As Orthodox Jews, we pray three times daily. My husband’s custom is to pray in the synagogue for all three services, along with a ‘minyan’ – a group of ten or more congregants. He is very meticulous about this tradition and until the days of COVID had missed services at the synagogue only a handful of times (on the days our kids were born, for example!).
Now, he has been forced to pray at home for months, alone in our family room without the ‘minyan,’ the synagogue or the Torah reading. (Though our synagogue is offering in person services now after a few months’ hiatus, he is still not comfortable for health and safety reasons.)
Every morning, he does ‘tefillin’ (phylacteries) and ‘tallit’ (prayer shawl) and prays ‘Shacharit’ (the morning service) in our humble family room.
What previously was a rarely seen sight in our home, my husband praying is now an everyday sight. For us, it’s a daily reminder of the challenging times we are in and of all the changes we’ve been forced to make this year.
My favorite genre of photography is lifestyle and everyday documentary. At the beginning of our lockdown period, I captured photos daily and posted them online in a blog style format. For me, it was a way to document and share how dramatically our lives had been altered. I have photos of lots of family activities throughout the period – crafting, baking, painting, and general silliness – but none of my husband’s prayers. I’ve been wanting to photograph this for some time but thought he’d object and see it as an invasion of sorts. I was glad that he agreed happily and willingly, as I see this as perhaps the most poignant sign of these times for our family.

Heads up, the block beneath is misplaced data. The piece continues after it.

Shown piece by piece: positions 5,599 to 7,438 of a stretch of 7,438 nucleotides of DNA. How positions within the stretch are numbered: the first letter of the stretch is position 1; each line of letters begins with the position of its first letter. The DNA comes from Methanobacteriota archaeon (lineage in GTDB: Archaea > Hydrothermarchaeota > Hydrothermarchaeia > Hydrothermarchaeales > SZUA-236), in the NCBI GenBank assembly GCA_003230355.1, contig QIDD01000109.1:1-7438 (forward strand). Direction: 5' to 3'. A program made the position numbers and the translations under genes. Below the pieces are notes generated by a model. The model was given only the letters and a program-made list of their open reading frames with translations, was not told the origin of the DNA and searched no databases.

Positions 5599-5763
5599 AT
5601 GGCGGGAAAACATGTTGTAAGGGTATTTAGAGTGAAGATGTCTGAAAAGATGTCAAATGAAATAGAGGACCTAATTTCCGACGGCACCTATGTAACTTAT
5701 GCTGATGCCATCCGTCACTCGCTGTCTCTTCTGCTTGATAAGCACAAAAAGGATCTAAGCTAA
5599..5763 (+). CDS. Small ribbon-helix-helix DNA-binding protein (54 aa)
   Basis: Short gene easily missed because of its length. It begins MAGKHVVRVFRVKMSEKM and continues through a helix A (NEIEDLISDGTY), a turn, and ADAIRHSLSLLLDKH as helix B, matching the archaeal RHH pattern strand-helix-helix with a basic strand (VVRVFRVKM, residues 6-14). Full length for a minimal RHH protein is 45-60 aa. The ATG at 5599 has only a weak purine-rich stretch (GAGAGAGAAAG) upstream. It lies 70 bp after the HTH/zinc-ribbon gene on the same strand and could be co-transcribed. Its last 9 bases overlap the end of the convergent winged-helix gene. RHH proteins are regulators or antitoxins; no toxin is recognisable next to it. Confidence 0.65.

What do you think are the TWO most impactful features that make your image a good photograph? Don’t be shy!
I love the intimacy of the photo. I shot it standing outside the room, looking in through the entrance. I took quite a few photos in the series but this is my very favorite because of that feeling of intimacy – an outsider looking in on a private moment of prayer and reflection.
I also quite like the composition and balance. The walls on either side frame it quite nicely, and the window provides a natural backdrop.
If you would be able to make this photo once again, what would be the ONE thing you would like to do better or different?
I would have loved to capture him during one of the more ‘active’ moments of his prayer. Kissing the tallit (prayer shawl) for example. Though the photo works beautifully and captures the quiet silent prayer, he feels a little removed and distant, and there are particular rituals that would be lovely to capture. There’s always tomorrow!
Rivki Locker shared this photograph in the FRAMES Facebook Group.
Rivki Locker, New Jersey, USA
Equipment and Settings
f/2.5, ISO 640, 1/60 sec.
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